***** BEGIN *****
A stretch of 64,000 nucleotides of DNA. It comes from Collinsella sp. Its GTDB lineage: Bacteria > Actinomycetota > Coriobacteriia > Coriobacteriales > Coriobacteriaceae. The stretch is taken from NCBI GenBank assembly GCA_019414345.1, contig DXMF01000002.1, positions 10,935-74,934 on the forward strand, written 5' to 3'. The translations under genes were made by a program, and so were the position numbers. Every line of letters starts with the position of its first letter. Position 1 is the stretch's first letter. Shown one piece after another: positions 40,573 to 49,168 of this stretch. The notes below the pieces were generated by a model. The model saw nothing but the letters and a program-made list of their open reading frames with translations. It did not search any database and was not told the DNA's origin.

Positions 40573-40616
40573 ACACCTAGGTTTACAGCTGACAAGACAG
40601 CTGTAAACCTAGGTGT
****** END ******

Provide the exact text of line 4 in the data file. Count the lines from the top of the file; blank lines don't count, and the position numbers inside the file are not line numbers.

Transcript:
40601 CTGTAAACCTAGGTGT